PORTRAITS: The Angel of Brookland

Clara Barton was already known as the “Angel of the Battlefield” when she first met Antoinette Margot. Barton’s work with wounded soldiers and their families during and after the American Civil War had made her famous, not only in the United States, but in Europe as well. It was in Switzerland in 1870, where Barton had gone to rest and to learn about the newly created International Red Cross, that she was introduced to a shy young French woman who had signed up to nurse soldiers wounded in the Franco-Prussian War.

 (Photo: Clara Barton, at about the time she met Antoinette Margot. Barton was 21 years older. Library of Congress)

Antoinette Margot was born in Lyons in 1842 and raised by strict Protestant Huguenot parents. She had a talent for painting, and made a name for herself when she won a gold medal in Paris. But she wanted to help people as well, so joined the fledgling Red Cross. She and Clara Barton met at Basel in 1870 and traveled together to the front. It was a horrific eye-opening experience, especially for Antoinette Margot.

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(Photo: Antoinette Margot, Library of Congress)

Many years later, Barton wrote of that time: 

I fell into the path of the Franco-Prussian War and with the brave and beneficent Red Cross went through it…. This slender lady…Antoinette Margot…went with me every step of the way; over broken ranks, through fire and blood, and both came out alive, God knows how.

Barton and Margot became close, so close that Margot went to live with Barton in London after the war, and then in Paris, where they shared an apartment at the Place Vendôme. More than a secretary but less than an equal, Margot helped Barton organize relief activities, while continuing to paint. One of her portraits was of Barton’s cat, Tommy, which became one of her favorites.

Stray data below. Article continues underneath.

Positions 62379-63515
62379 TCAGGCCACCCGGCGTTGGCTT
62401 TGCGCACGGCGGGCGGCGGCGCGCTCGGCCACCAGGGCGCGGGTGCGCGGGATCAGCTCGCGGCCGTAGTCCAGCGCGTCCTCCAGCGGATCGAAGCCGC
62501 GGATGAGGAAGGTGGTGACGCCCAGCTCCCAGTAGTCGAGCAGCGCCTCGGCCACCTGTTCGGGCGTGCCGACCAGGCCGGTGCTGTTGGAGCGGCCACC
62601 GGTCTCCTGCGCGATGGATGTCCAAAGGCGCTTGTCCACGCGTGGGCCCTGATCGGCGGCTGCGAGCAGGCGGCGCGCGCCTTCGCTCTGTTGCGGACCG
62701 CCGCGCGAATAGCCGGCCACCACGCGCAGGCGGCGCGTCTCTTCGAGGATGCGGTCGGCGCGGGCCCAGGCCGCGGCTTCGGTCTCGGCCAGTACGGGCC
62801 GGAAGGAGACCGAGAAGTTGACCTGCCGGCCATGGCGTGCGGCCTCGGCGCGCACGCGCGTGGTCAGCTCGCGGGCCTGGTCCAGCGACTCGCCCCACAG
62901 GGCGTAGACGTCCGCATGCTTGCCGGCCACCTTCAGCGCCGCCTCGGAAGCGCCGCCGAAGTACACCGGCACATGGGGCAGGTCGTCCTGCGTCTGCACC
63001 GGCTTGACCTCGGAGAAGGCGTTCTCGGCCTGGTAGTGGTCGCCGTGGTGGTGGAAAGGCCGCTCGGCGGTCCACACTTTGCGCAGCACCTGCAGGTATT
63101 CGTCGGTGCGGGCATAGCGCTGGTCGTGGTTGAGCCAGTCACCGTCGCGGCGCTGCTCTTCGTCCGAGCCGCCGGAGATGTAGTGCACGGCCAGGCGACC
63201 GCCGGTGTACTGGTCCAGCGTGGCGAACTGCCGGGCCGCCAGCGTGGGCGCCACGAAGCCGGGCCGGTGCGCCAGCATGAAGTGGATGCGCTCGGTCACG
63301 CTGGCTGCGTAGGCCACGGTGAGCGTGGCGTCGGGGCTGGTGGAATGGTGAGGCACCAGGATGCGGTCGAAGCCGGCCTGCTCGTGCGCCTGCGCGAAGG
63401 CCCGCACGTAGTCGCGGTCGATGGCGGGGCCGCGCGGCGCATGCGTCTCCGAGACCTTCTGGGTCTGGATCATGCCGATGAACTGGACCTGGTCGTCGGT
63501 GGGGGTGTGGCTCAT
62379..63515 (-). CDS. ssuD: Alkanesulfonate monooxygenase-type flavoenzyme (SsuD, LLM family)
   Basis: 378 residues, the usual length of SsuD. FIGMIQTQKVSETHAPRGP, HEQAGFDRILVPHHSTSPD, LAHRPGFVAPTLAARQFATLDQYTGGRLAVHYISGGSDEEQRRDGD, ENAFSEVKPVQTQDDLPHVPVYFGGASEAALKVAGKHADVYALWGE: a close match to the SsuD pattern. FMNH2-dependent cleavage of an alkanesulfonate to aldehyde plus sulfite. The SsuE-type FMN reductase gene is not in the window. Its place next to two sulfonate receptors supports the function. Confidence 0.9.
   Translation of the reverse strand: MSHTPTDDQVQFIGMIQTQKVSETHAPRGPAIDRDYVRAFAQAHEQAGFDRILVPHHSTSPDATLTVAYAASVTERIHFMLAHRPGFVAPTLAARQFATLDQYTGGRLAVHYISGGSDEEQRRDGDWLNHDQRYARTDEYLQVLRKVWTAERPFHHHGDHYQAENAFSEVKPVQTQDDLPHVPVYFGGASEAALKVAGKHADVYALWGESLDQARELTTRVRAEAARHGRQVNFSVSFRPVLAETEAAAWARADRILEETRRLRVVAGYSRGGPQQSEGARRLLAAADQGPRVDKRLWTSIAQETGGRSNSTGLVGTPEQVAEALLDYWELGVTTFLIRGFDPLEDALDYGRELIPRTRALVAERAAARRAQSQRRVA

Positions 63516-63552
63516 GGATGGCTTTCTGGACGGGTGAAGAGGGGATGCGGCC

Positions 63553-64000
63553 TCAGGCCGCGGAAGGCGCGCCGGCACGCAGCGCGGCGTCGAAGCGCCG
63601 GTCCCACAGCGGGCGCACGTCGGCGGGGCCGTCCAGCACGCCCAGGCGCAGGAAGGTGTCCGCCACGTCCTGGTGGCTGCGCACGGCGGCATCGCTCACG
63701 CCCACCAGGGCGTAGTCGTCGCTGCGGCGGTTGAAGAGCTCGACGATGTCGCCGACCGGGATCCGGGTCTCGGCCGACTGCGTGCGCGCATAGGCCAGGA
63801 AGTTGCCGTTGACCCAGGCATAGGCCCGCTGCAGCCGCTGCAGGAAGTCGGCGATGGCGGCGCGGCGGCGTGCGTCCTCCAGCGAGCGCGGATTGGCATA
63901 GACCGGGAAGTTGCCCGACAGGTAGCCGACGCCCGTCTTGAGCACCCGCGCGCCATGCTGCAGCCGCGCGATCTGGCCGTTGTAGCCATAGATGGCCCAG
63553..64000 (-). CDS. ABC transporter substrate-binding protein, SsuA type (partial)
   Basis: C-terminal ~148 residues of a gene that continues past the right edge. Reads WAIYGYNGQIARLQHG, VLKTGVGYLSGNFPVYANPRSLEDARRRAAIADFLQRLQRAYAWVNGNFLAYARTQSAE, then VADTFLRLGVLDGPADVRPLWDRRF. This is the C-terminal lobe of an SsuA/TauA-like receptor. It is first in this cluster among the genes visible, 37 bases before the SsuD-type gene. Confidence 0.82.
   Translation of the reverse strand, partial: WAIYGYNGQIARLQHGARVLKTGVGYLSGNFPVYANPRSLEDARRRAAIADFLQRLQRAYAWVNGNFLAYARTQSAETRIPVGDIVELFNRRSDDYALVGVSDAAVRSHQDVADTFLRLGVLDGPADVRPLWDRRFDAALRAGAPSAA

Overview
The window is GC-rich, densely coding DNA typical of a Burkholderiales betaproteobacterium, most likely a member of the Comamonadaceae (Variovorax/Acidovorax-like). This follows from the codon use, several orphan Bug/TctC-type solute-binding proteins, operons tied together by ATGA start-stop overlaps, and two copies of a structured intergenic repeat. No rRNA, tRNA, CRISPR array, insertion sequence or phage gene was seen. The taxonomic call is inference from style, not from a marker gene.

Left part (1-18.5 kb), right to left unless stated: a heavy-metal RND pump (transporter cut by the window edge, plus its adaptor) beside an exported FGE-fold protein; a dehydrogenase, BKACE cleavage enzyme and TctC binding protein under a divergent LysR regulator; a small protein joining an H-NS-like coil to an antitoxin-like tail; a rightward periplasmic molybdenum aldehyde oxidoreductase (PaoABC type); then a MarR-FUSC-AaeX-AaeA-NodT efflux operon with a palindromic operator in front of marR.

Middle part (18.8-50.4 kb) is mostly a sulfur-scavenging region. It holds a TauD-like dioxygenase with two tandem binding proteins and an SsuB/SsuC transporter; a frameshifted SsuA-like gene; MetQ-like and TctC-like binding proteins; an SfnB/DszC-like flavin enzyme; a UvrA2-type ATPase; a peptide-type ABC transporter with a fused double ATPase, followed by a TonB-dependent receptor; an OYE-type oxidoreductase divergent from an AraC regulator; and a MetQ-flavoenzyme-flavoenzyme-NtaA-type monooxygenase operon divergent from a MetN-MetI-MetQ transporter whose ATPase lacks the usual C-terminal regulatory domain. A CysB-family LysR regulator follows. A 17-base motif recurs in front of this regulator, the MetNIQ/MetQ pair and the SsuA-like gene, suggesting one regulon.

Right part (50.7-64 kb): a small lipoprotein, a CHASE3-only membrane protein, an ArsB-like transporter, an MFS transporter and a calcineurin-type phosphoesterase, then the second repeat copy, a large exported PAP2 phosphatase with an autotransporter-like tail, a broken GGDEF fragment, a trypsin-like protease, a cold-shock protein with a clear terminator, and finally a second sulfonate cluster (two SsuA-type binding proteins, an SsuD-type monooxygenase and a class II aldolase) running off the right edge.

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(Margot’s painting of Tommy, which still hangs in the Barton house at Glen Echo.
Photo, National Park 
Service.)

In 1873, Barton returned to America and Margot went home to Lyons. She was not particularly happy being back in the strict confines of her parents' house and fell into depression. Then something changed. Margot had a spiritual conversion, broke from her parents' religion and became an ardent Catholic. Later she would write to Barton about it: 

Never, never I shall forget what I owe to you. I owe you even my perfect actual happiness of being a Catholic, for, without your strong teaching, and your nerving of my heart, I could never have dared to take the step of following my convictions, when I had convictions to follow.

In their years apart, Clara Barton had formed the American Red Cross and become its first president. Her fame continued to grow and she was busier than ever. In 1885 she wrote to Antoinette Margot and asked her to come to America and join her. Margot did, going first to Barton’s home in Danville, New York, then to Washington where they lived at 947 T Street NW. But their relationship was not what it once had been. Barton was often absent, dashing around the country, giving lectures and helping local officials coordinate disaster relief. But the house was not empty, with dozens of people coming and going performing various tasks for Barton. Margot found it noisy and confusing. When the two women were together, there was a noticeable distance between them. Barton seemed uncomfortable with Margot’s new-found religious zeal, later writing rather coldly: 

Poor, simple child! It is all for the best, I think. Hers is one of those unsteady, unbalanced minds that must be controlled. She has no mastery over herself, and nothing but a priest and a confessional can make her happy.